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Apollonius Apollonius of Perga Archimedes axes axis base equal bisecting centre of gravity chord circle circumference circumscribed figure cone cone whose base conic conic sections conies conoid Conoids and Spheroids cubic equation curve cutting plane cylinder or frustum described diameter draw drawn ellipse equal height Euclid Eutocius fluid follows geometrical given ratio gnomon greater Greek height is equal Hence hyperboloid hypothesis inscribed figure intersection Join kvkXov lemma length less magnitudes mean proportionals meet method middle point Pappus parabola parabolic segment paraboloid parallel parallelogram perpendicular polygon problem produced proof Prop Proposition proved pyramid radius rectangle regular polygon respectively revolution rhombus right angles sector segment ABB segmt semicircle side similar Similarly solid solution solved Sphere and Cylinder spheroid spiral straight line Suppose surface term theorems tlie touch trapezium triangle vertex whence
Page 121 - Hence all prisms are to one another in the ratio compounded of the ratios of their bases, and of their altitudes. For every prism is equal to a parallelopiped of the same altitude with it, and of an equal base (2.
Page 259 - G, it follows that (A -)- B) will remain stationary in the fluid. Therefore the force which causes A by itself to sink must be equal to the upward force exerted by the fluid on B by itself. This latter is equal to the difference between (G -)- H) and G.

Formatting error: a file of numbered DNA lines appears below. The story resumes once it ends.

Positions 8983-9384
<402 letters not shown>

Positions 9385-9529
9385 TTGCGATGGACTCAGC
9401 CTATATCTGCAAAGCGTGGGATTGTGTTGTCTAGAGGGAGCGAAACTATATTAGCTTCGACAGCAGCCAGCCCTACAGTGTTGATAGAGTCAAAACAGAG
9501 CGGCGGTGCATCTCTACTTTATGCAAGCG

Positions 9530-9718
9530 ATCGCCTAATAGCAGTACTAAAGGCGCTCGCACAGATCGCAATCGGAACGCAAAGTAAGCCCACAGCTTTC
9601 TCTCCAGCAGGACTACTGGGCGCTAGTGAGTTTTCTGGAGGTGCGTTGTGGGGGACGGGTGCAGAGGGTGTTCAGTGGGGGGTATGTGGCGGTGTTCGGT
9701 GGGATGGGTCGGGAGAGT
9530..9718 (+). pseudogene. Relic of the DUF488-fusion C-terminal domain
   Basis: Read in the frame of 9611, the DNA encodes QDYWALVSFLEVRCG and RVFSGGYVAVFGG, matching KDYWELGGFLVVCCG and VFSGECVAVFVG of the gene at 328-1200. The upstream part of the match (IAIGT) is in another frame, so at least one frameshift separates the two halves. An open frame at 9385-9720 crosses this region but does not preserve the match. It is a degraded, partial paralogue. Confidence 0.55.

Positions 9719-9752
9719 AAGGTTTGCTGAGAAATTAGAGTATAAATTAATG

Page 255 - Proposition 3 Of solids those which, size for size, are of equal weight with a fluid will, if let down into the fluid, be immersed so that they do not project above the surface but do not sink lower.
Page 257 - Proposition 6 If a solid lighter than a fluid be forcibly immersed in it, the solid will be driven upwards by a force equal to the difference between its weight and the weight of the fluid displaced.
Page 246 - First then I will set out the very first theorem which became known to me by means of mechanics, namely that Any segment of a section of a right-angled cone (ie a parabola) is four-thirds of the triangle which has the same base and equal height, and after this I will give each of the other theorems investigated by the same method. Then, at the end of the book, I will give the geometrical [proofs of the propositions]...
Page clxv - A cone is a solid figure described by the revolution of a right-angled triangle about one of the sides containing the right angle, which side remains fixed.
Page 62 - BA'B' = the cone H'BB'. COR. The segment BAB' is to a cone with the same base and equal height in the ratio of OA' -+ A'M to A'M. Proposition 3. (Problem.) To cut a given sphere by a plane so that the surfaces of the segments may have to one another a given ratio. Suppose the problem solved. Let AA...
Page 232 - ... Aristarchus to the sphere of the fixed stars would contain a number of grains of sand less than 10,000,000 units of the eighth order of numbers [or 10M+? = 10°]. For, by hypothesis, (earth) : (' universe ') = (' universe ') : (sphere of fixed stars). And [p. 227] (diameter of